'Everyone has the right to live without fear' - domestic abuse project helped by police funding

PUBLISHED: 11:09 12 December 2017 | UPDATED: 11:16 12 December 2017

PCC Lorne Green. Photo: Norfolk County Council/Antony Kelly

PCC Lorne Green. Photo: Norfolk County Council/Antony Kelly

Norfolk County Council/Antony Kelly

Adults and children affected by domestic abuse in Norfolk have been helped by vital funding from the county’s Police and Crime Commissioner (PCC).

The Pandora Project, a domestic abuse advice service for those in West Norfolk and Swaffham, was awarded £179,285 in grant funding from Norfolk’s PCC.

And the charity’s founder has described the funding as “vital” in allowing the service to continue their work making a difference to people in crisis.

The funding enables the charity to provide advocacy, advice and support for victims, and to work with children and young people.

Tracy Mahoney, who founded the Pandora Project in 2013, said: “We have a team of dedicated volunteers doing great work, including a children and young people advocacy support worker who has a four month waiting list.

The Pandora Project helps women and children affected by violence and domestic abuse in Swaffham and west Norfolk. Photo: Pandora ProjectThe Pandora Project helps women and children affected by violence and domestic abuse in Swaffham and west Norfolk. Photo: Pandora Project

“It shows that there is such a need for our services in this area.

“Our team are very passionate about our work. We are making a real difference to people in crisis.

“We are really grateful for the funding we have received from the PCC to allow us to continue this vital work.”

PCC Lorne Green said: “The work carried out by the Pandora Project in the west of our county should not be underestimated.

Around 80pc of the project's clients suffer from emotional abuse. Photo: Pandora Project, stock imageAround 80pc of the project's clients suffer from emotional abuse. Photo: Pandora Project, stock image

“Tracy and her dedicated team of workers have helped so many people who may have felt in the depths of despair, to see there is a light at the end of the tunnel.

“Crucially, they have also supported numerous children and young people who have either been direct victims of domestic abuse or witnessed it at home, behind closed doors, and for this they must be commended.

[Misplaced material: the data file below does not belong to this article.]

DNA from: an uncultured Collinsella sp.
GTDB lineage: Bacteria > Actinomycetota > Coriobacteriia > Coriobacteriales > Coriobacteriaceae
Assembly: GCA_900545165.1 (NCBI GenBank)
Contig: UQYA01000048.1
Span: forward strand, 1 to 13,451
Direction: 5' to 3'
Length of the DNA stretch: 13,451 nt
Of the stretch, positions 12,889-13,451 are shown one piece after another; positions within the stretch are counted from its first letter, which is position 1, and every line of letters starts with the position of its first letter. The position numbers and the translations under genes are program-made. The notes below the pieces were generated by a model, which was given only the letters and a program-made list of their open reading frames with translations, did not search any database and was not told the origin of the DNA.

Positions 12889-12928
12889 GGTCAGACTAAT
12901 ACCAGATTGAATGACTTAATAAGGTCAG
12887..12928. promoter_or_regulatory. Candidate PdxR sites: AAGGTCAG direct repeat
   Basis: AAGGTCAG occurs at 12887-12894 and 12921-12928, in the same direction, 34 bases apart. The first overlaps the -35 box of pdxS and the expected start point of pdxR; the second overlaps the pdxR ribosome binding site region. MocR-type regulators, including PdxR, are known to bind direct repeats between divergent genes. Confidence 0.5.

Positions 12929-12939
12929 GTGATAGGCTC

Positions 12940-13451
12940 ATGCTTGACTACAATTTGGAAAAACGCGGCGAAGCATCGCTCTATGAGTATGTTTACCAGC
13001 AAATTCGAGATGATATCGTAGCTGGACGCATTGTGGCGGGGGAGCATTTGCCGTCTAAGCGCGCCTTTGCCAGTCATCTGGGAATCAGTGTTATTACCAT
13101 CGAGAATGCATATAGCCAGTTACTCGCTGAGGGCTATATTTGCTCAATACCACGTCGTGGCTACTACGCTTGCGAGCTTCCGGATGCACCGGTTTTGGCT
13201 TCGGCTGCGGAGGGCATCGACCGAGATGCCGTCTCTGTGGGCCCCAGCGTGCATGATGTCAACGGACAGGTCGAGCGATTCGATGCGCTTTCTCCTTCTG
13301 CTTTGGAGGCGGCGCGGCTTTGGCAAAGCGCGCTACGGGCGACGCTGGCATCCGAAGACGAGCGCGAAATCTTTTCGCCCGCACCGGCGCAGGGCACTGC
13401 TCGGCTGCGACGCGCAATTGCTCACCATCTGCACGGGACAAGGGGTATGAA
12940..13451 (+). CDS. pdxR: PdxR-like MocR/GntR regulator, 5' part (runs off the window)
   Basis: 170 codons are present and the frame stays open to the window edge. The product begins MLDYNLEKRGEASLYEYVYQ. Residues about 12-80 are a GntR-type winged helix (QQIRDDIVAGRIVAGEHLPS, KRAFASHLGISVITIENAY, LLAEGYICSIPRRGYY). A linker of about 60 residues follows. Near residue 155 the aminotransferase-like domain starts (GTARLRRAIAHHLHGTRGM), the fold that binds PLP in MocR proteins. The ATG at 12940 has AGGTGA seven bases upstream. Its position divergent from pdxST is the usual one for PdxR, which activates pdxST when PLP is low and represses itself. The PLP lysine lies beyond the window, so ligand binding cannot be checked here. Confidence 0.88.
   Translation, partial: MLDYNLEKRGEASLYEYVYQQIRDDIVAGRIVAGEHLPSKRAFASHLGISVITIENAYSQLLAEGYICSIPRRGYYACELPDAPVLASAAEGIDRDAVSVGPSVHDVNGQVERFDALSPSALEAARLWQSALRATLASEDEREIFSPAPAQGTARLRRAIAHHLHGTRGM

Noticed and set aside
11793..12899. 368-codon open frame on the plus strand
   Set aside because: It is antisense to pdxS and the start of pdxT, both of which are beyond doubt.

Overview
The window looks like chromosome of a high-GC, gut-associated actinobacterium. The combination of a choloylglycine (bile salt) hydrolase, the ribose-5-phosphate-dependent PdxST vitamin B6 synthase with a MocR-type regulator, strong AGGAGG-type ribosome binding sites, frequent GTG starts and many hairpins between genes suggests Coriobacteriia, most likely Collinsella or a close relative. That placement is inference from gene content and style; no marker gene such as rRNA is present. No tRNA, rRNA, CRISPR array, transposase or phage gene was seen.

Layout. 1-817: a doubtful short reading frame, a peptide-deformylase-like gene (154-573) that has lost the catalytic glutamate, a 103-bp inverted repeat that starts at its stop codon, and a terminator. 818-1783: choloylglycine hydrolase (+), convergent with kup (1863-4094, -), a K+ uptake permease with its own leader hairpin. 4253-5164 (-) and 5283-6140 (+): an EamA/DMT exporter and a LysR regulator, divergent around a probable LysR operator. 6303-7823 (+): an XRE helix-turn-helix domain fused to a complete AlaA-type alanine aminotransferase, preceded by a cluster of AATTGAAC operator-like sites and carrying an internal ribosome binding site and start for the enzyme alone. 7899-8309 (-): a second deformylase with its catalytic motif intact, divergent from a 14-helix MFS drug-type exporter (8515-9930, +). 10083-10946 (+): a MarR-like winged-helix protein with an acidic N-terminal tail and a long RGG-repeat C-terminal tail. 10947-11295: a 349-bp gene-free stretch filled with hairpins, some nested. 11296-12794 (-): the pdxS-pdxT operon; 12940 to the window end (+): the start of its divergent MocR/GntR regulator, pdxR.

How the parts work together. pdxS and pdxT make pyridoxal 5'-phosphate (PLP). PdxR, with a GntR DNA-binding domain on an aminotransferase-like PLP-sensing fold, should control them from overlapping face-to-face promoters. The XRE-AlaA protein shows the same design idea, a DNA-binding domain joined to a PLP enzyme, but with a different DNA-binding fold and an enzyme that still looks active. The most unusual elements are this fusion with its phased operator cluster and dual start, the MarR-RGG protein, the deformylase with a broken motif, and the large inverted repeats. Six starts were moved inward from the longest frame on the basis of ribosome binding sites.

“As Norfolk’s PCC I have pledged that I will do everything within my means to prevent such abuse and ensure that help and support is available to those who need it.”

In 2016/17 the Pandora Project were given £17,697.

They will be awarded a further £79,371 for 2017/18 and £82,217 for 2018/19.

PCCs are responsible for commissioning victim support services, and receive dedicated national funding towards this.

Mr Green has also pledged a further £170,000 of funding to domestic abuse charity Leeway over the next two years.

Donations can be made to the EDP’s campaign to raise £10,000 for Leeway in memory of Kerri McAuley by visiting our JustGiving page.

‘There is help’ - founder urges victims to come forward

Around 80pc of the Pandora Project’s clients suffer from emotional abuse.

Founder Tracey Mahoney said: “Some of our clients are prisoners in their own homes.

“We’ve heard how a perpetrator will go out to work but keep ringing a client every half an hour to make sure she is at home.

“They will check the car mileage if she has been out.

“Technology is now a huge problem, as clients’ partners ask them to use Facetime to prove where they are.

“Clients say they don’t know how abusers always know where they are, but technology makes it so much easier to track people.

“A perpetrator may check emails or texts or track them via mobile phone apps.

“Financial abuse can mean that perpetrators take loans out in their partner’s names, leaving them in huge debt, or take their wages from them.”

She added: “We are a passionate team who offer emotional and practical support. There is help, and we are here to listen.”

For more information, visit the Pandora Project website, which also offers advice on internet safety for domestic abuse victims.

Woman helped by the Pandora Project praises ‘absolutely vital service’

A woman from King’s Lynn who was referred to the Pandora Project described the service as “invaluable”.

She said: “I was Tracey (Mahoney’s) first client, and I took part in the Freedom Project in 2014,

“The aim was to raise awareness of the early signs of domestic abuse.

“Believe me, it has helped.”

She added; “I was married, and after I split up with him I very ill, mental health wise.

“I met a support worker and within five minutes of talking to her she told me I had been in an abusive relationship.

“I couldn’t believe it. It took me about 18 months to get my head around it.

“The Pandora Project helped me a lot and I’m so much stronger than I was.

“They are amazing, and its brilliant that they can carry on and do more, thanks to this funding.

“There are so many women out there going through this, and not enough people trained to help them. The service is absolutely vital.”

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